5 most famous fighters for human rights

On December 10, it is customary to hold rallies around the world and to honor human rights activists – the international community celebrates Human Rights Day. The holiday originates from the adoption and proclamation by the UN General Assembly of the Universal Declaration of Human Rights in 1948. “RG” on this day remembered the most famous fighters for other people’s rights.

Considering this day is approaching (yes, Christmas is not the only holiday worth celebrating in December), let’s review the most famous activists for human rights.

Nelson Mandela

Nelson Mandela, who left this world, is one of the most famous fighters for human rights. The enemy of apartheid, who spent 27 years in prison for his convictions, Mandela began by participating in demonstrations against raising the price of travel in public African transport. Later, he was accused of treason and preparation for a coup.

“In my country, you first go to jail, and then become president,” said the human rights activist.

According to unconfirmed official data, Mandela was a communist. In the early 1990s, Mandela was released from prison and awarded him the Nobel Peace Prize. In 1994, after the election, he became president of South Africa – the first black leader of this republic.

“I firmly learned that courage is not a lack of fear, but a victory over it. A courageous person is not one who does not fear, but one who fights with him, “Mandela thought.

He died on December 5, 2013 at the age of 96 years.

Mahatma Gandhi

In his homeland in India, Mahatma Gandhi achieved almost the status of a saint, and throughout the world he is known as a legendary peacemaker who gave his life for the independence of the people from the British colonists.

In his struggle, he used the principles of non-resistance to evil by violence. Gandhi was well acquainted with Leo Tolstoy.

His life principle was the phrase: “If you encounter the enemy, defeat him with love.”

The philosopher urged the Hindus and Muslims to reconcile, and also considered wealth a vice. This was not liked by local millionaires, who began to organize attempts on the spiritual leader.

Gandhi was already 80 years old at the time, and he philosophically attacked his life: “If I’m destined to die from a madman’s bullet, I will do it with a smile.”

He was shot by a hired killer, before his death Gandhi made it clear that he forgives the attacker. Even in the last moments of his life he followed his principles.

Martin Luther King

Baptist preacher Martin Luther King fought for the rights of the black population of the US, opposing segregation. His famous speech I have a dream has become a model of the oratory of all times and peoples. The preacher’s talent unfolded in full force. The speech on the struggle against racism was heard in August 1963 by 300,000 Americans gathered at the Lincoln Memorial.

“I have a dream that the day will come when our nation will rise and live to the true meaning of its motto. We believe it is self-evident that all people are created equal,” King said.

He was shot by a sniper, who, according to the official version, was a single killer. However, many associate the death of Martin Luther King with interest to him from the FBI.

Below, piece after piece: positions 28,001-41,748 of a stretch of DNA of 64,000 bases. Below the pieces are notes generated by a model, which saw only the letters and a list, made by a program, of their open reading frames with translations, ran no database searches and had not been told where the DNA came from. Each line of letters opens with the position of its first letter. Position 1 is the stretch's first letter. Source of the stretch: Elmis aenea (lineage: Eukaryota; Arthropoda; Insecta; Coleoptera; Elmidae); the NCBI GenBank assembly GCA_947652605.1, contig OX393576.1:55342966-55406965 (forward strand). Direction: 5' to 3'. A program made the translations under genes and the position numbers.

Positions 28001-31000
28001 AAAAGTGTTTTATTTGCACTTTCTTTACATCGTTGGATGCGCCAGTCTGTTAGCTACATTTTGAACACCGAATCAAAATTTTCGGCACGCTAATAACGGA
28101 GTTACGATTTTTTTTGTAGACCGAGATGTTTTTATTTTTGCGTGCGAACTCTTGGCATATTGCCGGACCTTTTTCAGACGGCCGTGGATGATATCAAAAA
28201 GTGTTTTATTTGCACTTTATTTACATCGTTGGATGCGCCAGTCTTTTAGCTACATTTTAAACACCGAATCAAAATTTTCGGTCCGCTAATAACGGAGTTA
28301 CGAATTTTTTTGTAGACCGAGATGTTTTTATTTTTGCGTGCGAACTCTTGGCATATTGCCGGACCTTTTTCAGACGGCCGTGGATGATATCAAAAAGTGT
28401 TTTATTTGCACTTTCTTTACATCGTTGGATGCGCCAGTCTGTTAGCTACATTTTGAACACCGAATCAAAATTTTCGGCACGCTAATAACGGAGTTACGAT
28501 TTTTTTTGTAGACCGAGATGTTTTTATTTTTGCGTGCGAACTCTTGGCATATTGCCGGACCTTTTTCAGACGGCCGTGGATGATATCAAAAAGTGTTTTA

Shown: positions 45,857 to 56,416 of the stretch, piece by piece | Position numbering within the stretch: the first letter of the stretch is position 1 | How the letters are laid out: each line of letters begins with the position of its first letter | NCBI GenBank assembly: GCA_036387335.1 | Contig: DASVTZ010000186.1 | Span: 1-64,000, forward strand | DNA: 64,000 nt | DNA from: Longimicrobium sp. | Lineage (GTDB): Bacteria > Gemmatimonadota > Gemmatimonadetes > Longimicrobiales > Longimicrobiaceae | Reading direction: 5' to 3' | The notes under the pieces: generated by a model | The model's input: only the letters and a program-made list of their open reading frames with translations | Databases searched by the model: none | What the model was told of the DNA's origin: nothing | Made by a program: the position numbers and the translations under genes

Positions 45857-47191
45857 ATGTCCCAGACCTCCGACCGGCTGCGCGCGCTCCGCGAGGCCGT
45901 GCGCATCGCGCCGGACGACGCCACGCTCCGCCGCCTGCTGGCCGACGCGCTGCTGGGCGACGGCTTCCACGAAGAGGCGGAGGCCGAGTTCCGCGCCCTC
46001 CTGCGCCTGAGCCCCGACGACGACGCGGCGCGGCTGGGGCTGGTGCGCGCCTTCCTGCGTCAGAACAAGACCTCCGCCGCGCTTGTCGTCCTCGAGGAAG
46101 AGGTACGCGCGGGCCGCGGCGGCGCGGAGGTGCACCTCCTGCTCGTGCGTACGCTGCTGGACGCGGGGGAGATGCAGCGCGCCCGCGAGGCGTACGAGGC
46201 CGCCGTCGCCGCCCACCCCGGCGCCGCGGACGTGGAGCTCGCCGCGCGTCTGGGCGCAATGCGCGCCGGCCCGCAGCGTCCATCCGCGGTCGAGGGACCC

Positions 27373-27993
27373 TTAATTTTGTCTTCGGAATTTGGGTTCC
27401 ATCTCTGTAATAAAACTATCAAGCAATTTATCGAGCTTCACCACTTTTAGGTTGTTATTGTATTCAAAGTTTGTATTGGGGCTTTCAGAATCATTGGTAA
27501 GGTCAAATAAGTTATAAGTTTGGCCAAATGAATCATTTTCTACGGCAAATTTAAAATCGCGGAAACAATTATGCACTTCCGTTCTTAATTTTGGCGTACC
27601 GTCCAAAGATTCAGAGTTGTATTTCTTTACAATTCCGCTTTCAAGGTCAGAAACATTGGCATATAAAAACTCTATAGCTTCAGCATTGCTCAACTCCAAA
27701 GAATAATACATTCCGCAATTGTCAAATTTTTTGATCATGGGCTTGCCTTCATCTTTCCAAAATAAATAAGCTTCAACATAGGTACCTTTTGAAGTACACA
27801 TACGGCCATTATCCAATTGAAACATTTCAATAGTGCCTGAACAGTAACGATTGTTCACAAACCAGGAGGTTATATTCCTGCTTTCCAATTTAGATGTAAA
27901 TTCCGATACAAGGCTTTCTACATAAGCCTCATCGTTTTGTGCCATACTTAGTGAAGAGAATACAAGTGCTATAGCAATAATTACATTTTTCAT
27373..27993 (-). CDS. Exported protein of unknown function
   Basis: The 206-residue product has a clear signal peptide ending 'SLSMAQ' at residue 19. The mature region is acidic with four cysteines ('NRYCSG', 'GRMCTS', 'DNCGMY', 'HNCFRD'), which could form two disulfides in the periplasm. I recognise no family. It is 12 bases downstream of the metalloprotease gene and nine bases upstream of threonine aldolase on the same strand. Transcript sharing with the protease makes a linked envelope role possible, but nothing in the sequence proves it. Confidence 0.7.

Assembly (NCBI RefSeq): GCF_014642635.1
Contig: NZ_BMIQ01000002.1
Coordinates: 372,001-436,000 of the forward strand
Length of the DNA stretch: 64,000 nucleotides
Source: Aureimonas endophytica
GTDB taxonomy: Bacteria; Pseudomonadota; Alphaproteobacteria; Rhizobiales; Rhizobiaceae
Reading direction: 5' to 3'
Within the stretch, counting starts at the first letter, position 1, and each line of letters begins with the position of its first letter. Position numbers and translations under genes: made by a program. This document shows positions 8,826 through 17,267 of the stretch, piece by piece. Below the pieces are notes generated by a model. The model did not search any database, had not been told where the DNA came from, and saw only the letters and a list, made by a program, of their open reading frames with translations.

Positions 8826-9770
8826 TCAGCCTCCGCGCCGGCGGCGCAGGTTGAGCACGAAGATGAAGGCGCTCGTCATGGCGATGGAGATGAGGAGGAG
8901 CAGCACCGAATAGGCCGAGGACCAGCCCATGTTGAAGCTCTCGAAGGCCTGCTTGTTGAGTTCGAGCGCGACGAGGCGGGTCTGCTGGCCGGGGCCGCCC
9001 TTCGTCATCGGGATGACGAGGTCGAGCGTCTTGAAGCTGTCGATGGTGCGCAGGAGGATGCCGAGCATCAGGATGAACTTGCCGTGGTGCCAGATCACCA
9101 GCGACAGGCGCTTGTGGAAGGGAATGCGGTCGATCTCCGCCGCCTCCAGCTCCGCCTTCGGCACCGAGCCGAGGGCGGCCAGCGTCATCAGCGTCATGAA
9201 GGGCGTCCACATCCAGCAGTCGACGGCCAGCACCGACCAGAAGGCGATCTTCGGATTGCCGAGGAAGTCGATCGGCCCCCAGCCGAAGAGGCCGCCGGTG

Aung San Suu Kyi

Burmese politician Aung San Suu Kyi was recently recognized as the “hero of our time”, and the famous director Luc Besson took a film about her.

The daughter of the general and the people’s leader, who was killed during the next redistribution of power, Su Zhi from childhood was far from home. Later, as a married lady and the mother of two children, she decided to return to Burma and promote democratic values and freedom, no matter in what form it is – we are equal – we all should be able to speak up, be treated equally and do what we like, whether it is playing pokies or giving speeches on human rights.

She advocated the freedom of people and against the power of the local junta. Suu Kyi was actively involved in politics, achieving popular recognition and house arrest, which lasted 15 years. Being in this conclusion she in absentia received the Nobel Peace Prize. She did not see not only with fellow party members, but also with her family – her husband and children.

“There is only one real prison – this is a prison of fear, and there is only one real freedom – freedom from fear,” Suu Kyi said.

In 2010, she was released from house arrest, and now she continues to actively participate in the political life of the country, which was now called Myanmar.

Eleanor Roosevelt

The wife of US President Franklin Delano Roosevelt, Eleanor Roosevelt was one of the founders of the United Nations. Under her leadership, the United Nations developed the famous Universal Declaration of Human Rights. In addition, Eleanor Roosevelt was a famous feminist.

“A woman is like a tea bag, you never know how strong she can be until she is trapped in boiling water,” urged First Lady of the World, as she was called by Harry Truman.

Eleanor Roosevelt defended the rights of all – from negroes to sexual minorities. And she did it very convincingly. For example, after arriving in a tutored school and noticing the dirty floors, the president’s wife took a broom and started revenge. In 1961, John F. Kennedy included her in the US delegation to the UN, appointing a member of the Peace Corps and entrusting her with the chairmanship of the Commission on Women’s Rights.

Eleanor Roosevelt died of leukemia at the age of 78 years. Now the prize bearing her name is awarded annually for outstanding activities in the field of human rights protection

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